Five Years of The Battleground

Letter From the Editor

Five years is a century these days. Particularly online, where it’s getting harder by the day to remember what I published last week, let alone in 2019.

Anti-Gaza war protest. Salone del Libro, Torino.

Nothing moves faster than the news cycle, and memory is a luxury.

This is one of the reasons I co-founded The Battleground. I’d spent a decade working for big news media and knew there was a need to slow down to do better journalism.

Not just any kind of journalism, but long-form analysis, street photography, eBooks and field recordings. In other words, equally hard work but light years from agency reporting.

The problem was how to present it. The last thing we wanted was to create a magazine modelled after Apple’s iTunes Store, mixing old and new news formats.

Instead, we evolved something closer to Anglo-American politics and culture publications in a European context. The approach still worked; it just needed broadening.

“I don’t know why online mags don’t put out eBooks and release feature films and records,” a San Francisco literary agent told me over hummus in Berlin in 2014.

“All the resources are there now,” she said.

“I couldn’t agree with you more,” I responded. “It’s just a question of it becoming easier to do,” which wasn’t the case then.

Fast forward a decade later, and The Battleground has done most of that. We’ve published hundreds of essays, thousands of photographs, three eBooks and four records.

By the end of 2024, we will have completed three more books and at least one more album, if not two. In 2025, we plan to start work on new podcast and photo platforms for independent journalists.

My work is familiar to our team. We’re all experimenting with our roles in business, editorial, communications and technology, and we’ve learned to be patient with ourselves.

The hardest part is figuring out how work like this matches funders. For example, while what we do is highly journalistic, foundations prefer to finance investigative journalism.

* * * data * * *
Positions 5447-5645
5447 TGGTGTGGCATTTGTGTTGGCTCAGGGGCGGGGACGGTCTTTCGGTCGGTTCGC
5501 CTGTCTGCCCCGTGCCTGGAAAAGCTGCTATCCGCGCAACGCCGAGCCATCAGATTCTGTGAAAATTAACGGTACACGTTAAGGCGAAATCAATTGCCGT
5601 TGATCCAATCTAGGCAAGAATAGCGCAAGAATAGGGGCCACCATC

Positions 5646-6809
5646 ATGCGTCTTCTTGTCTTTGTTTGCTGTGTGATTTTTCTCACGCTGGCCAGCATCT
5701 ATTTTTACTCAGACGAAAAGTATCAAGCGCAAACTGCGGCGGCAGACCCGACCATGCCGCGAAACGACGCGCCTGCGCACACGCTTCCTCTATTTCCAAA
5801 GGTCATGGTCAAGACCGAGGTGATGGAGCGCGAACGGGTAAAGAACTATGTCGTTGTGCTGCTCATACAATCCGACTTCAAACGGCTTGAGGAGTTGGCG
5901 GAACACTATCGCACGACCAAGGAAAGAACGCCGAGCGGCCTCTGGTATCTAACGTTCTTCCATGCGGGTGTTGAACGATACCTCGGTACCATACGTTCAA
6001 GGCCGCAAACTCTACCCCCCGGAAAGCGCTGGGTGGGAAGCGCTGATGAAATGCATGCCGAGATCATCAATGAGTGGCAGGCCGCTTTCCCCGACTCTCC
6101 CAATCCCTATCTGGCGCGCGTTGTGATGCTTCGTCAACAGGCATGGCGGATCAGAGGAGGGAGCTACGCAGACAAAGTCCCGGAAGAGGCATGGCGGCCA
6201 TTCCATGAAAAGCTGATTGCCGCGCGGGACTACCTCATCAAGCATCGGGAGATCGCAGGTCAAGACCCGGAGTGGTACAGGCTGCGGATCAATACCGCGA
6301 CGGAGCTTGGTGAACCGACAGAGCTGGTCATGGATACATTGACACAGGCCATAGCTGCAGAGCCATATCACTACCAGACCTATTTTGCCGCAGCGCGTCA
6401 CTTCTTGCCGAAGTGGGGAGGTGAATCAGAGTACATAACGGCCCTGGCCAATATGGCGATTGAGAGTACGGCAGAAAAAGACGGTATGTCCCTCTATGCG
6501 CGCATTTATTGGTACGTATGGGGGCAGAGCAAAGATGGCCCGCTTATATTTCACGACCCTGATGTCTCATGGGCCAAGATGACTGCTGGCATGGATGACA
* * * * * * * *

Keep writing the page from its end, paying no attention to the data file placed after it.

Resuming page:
If you look through EU grant calls from foundations, you’ll see that they’re often aimed at subsidising cross-border collaborations between local newsrooms and fighting fake news.

Or building up journalistic capacity and resilience in Central and Eastern Europe, where state capture of media platforms is a big problem.

The difficulty, for a platform like ours, is that we work in less prioritised regions.

Our core team is split between Southern Europe — Italy and Spain — and Brussels, with contributors primarily in Germany, the UK, and the US.

Even though we’re patronised by lay audiences—we’re read in 60 countries, and our biggest demographic is between 18 and 35—this isn’t a standard profile for our market, either.

Although there are deserving media where we live, they’re not considered as important. Europe’s south can be a black hole to the north, and Brussels is about the European Union.

We don’t cater to a post-Soviet readership or publish for sponsors, NGOs, or the EU institutions, which is the primary audience for agency and investigative journalism.

We know that world well because most of our team worked in it before launching The Battleground. Our goal was to reach a bigger, less specialised readership.

So, on our fifth anniversary, we’re making the case for supporting media like ours, which, while as topical as traditional news platforms, is focused more on narratives than breaking stories.

What we publish may be more complex than a 400-word piece of policy reporting. But there’s a public need for work like ours; our audience bears that out.

Not just any public, but a European one that wants more depth and creativity from political media and values disciplines like photojournalism as much as news writing.

That’s a tall remit, to be sure. The trick is to think outside the box and publish differently while maintaining our interest in politics.

This is what distinguishes us and explains why what we do is just as journalistic as the work produced by much larger media like AFP, Politico, and Reuters.

There is no right way to do journalism; one genre is no less credible than the other. The problem is figuring that out, and that’s where The Battleground comes in.

Part of our mission is to broaden the envelope, experiment and routinise new ways of working while recovering older forms of journalism lost in the digital transition, like documentary audio recordings.

It’s all part of our dedication to democracy and the fightback against nationalism, which demands we rethink everything we do as journalists to preserve and improve upon our freedoms.

If you can’t reimagine how you work and what you communicate, you might as well retire. That worldview sets The Battleground apart and is why we’ve persevered.

Here’s to the next five years of doing this even better.

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Photograph courtesy of Joel Schalit. All rights reserved.